Three New Hampshire high school students won’t be charged after a video surfaced online of them mockingly reenacting George Floyd’s death.

The Kingston Police Department and Rockingham County Attorney’s Office said in a joint statement that the Sanborn Regional High School students “voluntarily engaged” in what’s seen in the video and the one lying down “did not experience any impeded breathing, blood circulation or change in voice.”

In the video, one student can be seen lying on the ground face-down while another kneels on his neck holding what appears to be a gun. Both appear to be laughing, and the one lying down yells, “I can’t breathe.” Floyd, the Black man killed in Minneapolis police custody last week, uttered the same words before he died.

The statement noted that both agencies don’t “condone” the behavior seen in the video.

“Our agencies have become aware of the George Floyd Challenge on social media where kids and some adults are re-enacting the murder of George Floyd,” the statement said. “This behavior is hateful and will only serve to further separate the citizens of our country. Now is the time to bring people together with acts of kindness, tolerance and respect.”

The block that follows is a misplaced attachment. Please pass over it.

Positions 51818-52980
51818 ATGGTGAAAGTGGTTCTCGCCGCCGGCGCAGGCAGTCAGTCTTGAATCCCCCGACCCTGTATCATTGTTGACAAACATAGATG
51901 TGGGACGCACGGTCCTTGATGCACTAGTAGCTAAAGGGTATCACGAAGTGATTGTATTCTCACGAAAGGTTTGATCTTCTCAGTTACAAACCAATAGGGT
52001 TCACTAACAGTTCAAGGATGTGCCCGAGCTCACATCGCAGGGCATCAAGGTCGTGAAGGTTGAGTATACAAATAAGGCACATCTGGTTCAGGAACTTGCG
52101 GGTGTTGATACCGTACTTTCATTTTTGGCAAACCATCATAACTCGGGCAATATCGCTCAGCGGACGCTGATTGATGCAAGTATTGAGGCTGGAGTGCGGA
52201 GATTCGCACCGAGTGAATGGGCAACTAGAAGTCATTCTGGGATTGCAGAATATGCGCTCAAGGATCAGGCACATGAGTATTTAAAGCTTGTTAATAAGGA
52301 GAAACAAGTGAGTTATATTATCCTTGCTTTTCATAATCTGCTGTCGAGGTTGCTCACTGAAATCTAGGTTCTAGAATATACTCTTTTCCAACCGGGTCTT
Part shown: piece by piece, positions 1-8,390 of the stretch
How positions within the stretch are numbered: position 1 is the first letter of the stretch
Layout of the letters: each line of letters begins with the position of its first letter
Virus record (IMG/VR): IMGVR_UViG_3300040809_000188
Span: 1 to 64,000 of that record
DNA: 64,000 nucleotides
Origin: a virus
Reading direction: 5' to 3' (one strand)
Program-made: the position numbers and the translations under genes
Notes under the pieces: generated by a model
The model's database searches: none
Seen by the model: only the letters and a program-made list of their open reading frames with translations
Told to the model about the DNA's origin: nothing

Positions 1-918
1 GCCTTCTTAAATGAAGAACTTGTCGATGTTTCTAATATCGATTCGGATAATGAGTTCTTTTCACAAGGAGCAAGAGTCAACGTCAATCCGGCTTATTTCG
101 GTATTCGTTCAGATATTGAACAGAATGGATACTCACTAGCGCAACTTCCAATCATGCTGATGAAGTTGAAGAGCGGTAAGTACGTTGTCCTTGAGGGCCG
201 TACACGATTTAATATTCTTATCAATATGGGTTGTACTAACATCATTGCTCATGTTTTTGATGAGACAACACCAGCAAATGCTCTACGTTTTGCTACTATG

School officials said “several students and community members” came to them late Monday afternoon to report the video. Officials then reported the incident to the police.

“The Sanborn High School and School District condemn this insensitive and offensive conduct,” the school district said in a statement. “Conduct of this nature is unacceptable and has no place in our schools, in our community, or in our country.”

A Change.org petition was created to demand the expulsion of the students. As of Friday, it had received over 1,300 signatures.

Kingston police and the Rockingham County Attorney’s Office noted that strangulation is a Class B felony in New Hampshire.

“If any member of our community commits the crime of strangulation as a result of engaging in this so-called challenge, he/she will be prosecuted to the fullest extent of the law,” the statement said.

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